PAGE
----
Wildfires around Jerusalem were set deliberately, investigators suspect

Arson is suspected in the fires that scorched hundreds of acres of forestland Wednesday.

By Batya Jerenberg, World Israel News

Fire investigators have begun examining the areas scorched by wildfires Wednesday in the mountains near Jerusalem for signs that they were caused deliberately and did not just result from the summer weather and winds.

“We did not see any lightning in the skies over the country today, and we will clarify if this was arson or not later,” Fire and Rescue Commissioner Dedi Simchi told Channel 13 news Wednesday evening.

Simchi said there were two starting points to the fires in the Neve Ilan area, around 11 miles from the capital, that were seemingly man-made. In a different interview, he said he was certain that the fires were not spontaneous, but that the fire service was also considering the more benign possibility that they were the result of negligence.

Besides checking the ground itself for some kind of conclusive evidence, officials are collecting videotape from security cameras. According to Channel 12, the police have said that two youths were seen running away from at least one site where the fires began.

Efrat Shelef-Tobol, deputy manager of the local hotel that was inundated with smoke, believed it could well be arson. Interviewed by Kan News, she said that while one fire close to the hotel began at only one point, within half an hour it had managed to spread to 10 locations.

Setting forest fires is a common form of Palestinian “resistance,” with thousands of acres burned over recent years. The security fence runs close to the area, and the news station pointed out that Palestinians from Judea and Samaria had thrown Molotov cocktails over the barrier to start several small fires during last month’s rioting over the course of Operation Guardian of the Walls.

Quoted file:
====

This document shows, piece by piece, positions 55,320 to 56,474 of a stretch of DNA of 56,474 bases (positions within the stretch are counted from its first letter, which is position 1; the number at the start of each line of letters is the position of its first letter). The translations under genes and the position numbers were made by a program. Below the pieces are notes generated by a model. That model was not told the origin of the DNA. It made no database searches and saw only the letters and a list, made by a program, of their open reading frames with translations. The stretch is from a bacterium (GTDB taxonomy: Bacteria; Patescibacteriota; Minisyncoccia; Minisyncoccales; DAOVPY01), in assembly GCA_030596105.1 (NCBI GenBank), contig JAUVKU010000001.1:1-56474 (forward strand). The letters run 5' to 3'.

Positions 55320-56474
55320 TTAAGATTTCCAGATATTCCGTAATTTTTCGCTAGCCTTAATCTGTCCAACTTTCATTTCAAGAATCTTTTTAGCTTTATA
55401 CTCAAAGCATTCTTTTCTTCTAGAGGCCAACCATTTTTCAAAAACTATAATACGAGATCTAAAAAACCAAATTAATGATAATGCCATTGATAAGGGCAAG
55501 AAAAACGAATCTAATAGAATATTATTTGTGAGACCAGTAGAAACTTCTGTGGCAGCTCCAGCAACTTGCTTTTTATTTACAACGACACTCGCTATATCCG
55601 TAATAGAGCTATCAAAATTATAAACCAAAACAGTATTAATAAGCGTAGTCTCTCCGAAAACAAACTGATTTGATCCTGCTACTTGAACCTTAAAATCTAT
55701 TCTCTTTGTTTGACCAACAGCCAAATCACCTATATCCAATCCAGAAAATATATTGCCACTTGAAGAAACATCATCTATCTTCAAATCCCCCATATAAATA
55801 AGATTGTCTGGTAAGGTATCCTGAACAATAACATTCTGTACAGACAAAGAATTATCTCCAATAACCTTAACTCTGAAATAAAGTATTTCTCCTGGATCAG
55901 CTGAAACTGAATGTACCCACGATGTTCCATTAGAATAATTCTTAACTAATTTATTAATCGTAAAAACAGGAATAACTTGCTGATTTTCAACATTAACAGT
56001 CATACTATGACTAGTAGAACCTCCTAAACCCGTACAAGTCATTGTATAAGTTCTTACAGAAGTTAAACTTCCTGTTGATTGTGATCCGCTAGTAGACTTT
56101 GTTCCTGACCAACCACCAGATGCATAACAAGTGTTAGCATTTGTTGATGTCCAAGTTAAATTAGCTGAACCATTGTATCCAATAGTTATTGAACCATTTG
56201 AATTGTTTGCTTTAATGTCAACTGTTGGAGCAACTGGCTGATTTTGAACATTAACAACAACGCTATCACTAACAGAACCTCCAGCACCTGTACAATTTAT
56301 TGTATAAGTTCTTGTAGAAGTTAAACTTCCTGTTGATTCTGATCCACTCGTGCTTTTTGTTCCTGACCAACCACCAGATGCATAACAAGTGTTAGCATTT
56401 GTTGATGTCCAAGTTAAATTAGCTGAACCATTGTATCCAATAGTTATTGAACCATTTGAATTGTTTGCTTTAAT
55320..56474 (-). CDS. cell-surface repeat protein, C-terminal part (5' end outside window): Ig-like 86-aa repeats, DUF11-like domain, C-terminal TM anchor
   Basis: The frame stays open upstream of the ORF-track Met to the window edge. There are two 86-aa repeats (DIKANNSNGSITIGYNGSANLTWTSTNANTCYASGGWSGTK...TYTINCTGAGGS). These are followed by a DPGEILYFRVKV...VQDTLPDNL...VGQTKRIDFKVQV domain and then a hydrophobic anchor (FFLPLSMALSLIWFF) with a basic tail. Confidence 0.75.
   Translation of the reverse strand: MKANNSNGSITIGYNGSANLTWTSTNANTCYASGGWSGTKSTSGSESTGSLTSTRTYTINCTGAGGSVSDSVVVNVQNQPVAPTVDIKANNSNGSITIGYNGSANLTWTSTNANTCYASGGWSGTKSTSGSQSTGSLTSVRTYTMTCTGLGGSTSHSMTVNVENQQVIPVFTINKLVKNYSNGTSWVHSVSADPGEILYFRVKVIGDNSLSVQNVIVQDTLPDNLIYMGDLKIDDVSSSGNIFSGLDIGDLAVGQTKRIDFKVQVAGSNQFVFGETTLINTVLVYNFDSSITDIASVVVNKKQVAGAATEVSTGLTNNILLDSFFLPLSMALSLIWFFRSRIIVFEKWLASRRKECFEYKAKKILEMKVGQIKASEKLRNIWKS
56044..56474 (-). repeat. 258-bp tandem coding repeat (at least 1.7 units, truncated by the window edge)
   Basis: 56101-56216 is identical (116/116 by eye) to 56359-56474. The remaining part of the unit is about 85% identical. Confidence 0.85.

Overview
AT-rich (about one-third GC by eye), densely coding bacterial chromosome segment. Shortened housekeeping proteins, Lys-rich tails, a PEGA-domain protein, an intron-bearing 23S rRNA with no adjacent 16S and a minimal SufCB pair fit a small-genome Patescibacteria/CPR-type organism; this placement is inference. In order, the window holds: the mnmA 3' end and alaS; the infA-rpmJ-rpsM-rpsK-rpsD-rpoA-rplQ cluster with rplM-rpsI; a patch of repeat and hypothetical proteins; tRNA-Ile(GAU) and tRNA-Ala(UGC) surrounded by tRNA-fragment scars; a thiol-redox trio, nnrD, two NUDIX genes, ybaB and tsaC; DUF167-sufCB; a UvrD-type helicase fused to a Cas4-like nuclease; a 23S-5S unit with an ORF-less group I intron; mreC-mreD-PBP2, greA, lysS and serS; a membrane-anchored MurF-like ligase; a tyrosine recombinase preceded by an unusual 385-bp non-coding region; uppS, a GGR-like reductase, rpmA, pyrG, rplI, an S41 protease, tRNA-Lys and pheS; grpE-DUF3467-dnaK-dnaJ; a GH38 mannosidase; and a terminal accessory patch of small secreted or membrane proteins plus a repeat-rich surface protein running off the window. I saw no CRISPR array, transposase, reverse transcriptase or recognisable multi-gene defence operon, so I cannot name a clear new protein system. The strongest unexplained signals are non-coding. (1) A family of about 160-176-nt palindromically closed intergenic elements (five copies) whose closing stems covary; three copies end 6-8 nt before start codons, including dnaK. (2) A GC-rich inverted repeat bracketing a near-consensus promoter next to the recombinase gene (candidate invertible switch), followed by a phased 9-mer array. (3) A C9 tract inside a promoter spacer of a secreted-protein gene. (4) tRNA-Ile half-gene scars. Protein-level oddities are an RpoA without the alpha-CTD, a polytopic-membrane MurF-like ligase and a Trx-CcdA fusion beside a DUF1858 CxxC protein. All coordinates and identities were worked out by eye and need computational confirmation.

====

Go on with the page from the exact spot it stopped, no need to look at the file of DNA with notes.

“Based on the history of the area and the tension, it could be that the reason is nationalistic,” said the fire service’s Jerusalem district commander, Nissim Twito, in an interview on Channel 13. He cautioned, however, that “at the moment, we don’t have an indication to say for certain that is the reason.”

Over 650 acres went up in flames throughout the afternoon and evening, temporarily closing roads and the Tel Aviv-Jerusalem rail line, and forcing a brief evacuation of residents of one small kibbutz, Maale Hahamisha, and nearby Abu Ghosh. More than 70 firefighting teams were called to battle the blaze, along with 10 planes and two helicopters, before it was brought under control. The work continued throughout the night to extinguish all the flames.

The fire began at the Wind Mountain national park, said the fire service. The woodlands there are jointly cared for by Keren Kayemeth LeIsrael-Jewish National Fund, which said in a statement that it is “one of the oldest forests in Israel that was planted almost 100 years ago by the pioneers of Neve Ilan and Ma’aleh Hahamisha, and most of it burned away.”